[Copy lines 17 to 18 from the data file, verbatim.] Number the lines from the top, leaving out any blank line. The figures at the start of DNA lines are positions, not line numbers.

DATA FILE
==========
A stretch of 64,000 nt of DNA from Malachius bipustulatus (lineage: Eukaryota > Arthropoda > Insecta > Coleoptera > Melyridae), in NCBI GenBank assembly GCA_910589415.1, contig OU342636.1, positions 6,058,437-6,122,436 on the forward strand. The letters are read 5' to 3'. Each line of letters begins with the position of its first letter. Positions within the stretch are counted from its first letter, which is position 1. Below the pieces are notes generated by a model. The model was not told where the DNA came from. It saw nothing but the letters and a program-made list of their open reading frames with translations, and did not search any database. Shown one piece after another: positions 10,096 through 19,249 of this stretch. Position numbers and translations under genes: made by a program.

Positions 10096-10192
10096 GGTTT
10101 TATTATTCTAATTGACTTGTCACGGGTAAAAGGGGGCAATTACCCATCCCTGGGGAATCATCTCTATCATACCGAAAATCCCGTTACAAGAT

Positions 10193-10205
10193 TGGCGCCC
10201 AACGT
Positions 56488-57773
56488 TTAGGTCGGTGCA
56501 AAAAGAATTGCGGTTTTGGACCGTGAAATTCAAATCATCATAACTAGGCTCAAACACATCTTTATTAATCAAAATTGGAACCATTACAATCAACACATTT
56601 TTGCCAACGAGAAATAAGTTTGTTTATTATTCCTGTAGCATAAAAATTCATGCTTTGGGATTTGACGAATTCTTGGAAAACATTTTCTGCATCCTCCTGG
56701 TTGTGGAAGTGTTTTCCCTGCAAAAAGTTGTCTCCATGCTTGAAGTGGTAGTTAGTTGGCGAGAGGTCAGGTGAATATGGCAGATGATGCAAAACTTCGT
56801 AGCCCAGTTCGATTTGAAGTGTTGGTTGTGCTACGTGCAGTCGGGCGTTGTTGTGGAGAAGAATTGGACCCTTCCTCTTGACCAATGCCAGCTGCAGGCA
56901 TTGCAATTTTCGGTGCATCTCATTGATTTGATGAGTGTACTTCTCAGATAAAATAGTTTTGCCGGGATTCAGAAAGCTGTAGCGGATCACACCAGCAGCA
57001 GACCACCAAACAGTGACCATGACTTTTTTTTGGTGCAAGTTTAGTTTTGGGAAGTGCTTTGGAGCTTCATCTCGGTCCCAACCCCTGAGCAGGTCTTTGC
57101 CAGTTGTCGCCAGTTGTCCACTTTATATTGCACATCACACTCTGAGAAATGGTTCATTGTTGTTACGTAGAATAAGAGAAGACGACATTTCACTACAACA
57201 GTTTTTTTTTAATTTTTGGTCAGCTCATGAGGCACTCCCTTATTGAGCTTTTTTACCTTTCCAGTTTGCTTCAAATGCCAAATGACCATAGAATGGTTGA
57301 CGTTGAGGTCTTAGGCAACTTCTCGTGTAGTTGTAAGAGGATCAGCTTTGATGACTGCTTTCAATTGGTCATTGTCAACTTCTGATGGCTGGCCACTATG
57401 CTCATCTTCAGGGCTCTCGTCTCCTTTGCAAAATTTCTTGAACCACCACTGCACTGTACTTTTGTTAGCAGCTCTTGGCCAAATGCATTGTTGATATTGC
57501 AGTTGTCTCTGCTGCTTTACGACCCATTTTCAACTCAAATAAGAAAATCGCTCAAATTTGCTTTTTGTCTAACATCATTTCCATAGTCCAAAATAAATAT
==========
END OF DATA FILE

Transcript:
57201 GTTTTTTTTTAATTTTTGGTCAGCTCATGAGGCACTCCCTTATTGAGCTTTTTTACCTTTCCAGTTTGCTTCAAATGCCAAATGACCATAGAATGGTTGA
57301 CGTTGAGGTCTTAGGCAACTTCTCGTGTAGTTGTAAGAGGATCAGCTTTGATGACTGCTTTCAATTGGTCATTGTCAACTTCTGATGGCTGGCCACTATG